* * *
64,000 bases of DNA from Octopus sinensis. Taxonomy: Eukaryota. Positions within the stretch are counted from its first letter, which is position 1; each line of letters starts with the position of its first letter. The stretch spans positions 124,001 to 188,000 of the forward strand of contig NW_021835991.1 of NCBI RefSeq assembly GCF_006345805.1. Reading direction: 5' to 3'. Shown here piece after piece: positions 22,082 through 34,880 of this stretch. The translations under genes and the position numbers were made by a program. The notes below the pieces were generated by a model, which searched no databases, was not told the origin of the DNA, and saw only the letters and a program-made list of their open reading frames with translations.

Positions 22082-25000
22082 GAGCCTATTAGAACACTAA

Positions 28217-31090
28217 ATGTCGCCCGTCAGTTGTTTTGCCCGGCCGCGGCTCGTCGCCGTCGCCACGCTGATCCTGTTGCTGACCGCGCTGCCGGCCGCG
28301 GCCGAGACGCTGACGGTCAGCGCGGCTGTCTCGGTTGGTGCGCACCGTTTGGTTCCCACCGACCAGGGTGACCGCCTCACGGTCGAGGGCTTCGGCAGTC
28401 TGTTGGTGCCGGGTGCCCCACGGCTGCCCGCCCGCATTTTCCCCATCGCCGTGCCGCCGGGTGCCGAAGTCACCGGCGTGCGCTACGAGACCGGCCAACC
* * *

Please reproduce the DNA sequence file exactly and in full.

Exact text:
64,000 bases of DNA from Octopus sinensis. Taxonomy: Eukaryota. Positions within the stretch are counted from its first letter, which is position 1; each line of letters starts with the position of its first letter. The stretch spans positions 124,001 to 188,000 of the forward strand of contig NW_021835991.1 of NCBI RefSeq assembly GCF_006345805.1. Reading direction: 5' to 3'. Shown here piece after piece: positions 22,082 through 34,880 of this stretch. The translations under genes and the position numbers were made by a program. The notes below the pieces were generated by a model, which searched no databases, was not told the origin of the DNA, and saw only the letters and a program-made list of their open reading frames with translations.

Positions 22082-25000
22082 GAGCCTATTAGAACACTAA

Positions 28217-31090
28217 ATGTCGCCCGTCAGTTGTTTTGCCCGGCCGCGGCTCGTCGCCGTCGCCACGCTGATCCTGTTGCTGACCGCGCTGCCGGCCGCG
28301 GCCGAGACGCTGACGGTCAGCGCGGCTGTCTCGGTTGGTGCGCACCGTTTGGTTCCCACCGACCAGGGTGACCGCCTCACGGTCGAGGGCTTCGGCAGTC
28401 TGTTGGTGCCGGGTGCCCCACGGCTGCCCGCCCGCATTTTCCCCATCGCCGTGCCGCCGGGTGCCGAAGTCACCGGCGTGCGCTACGAGACCGGCCAACC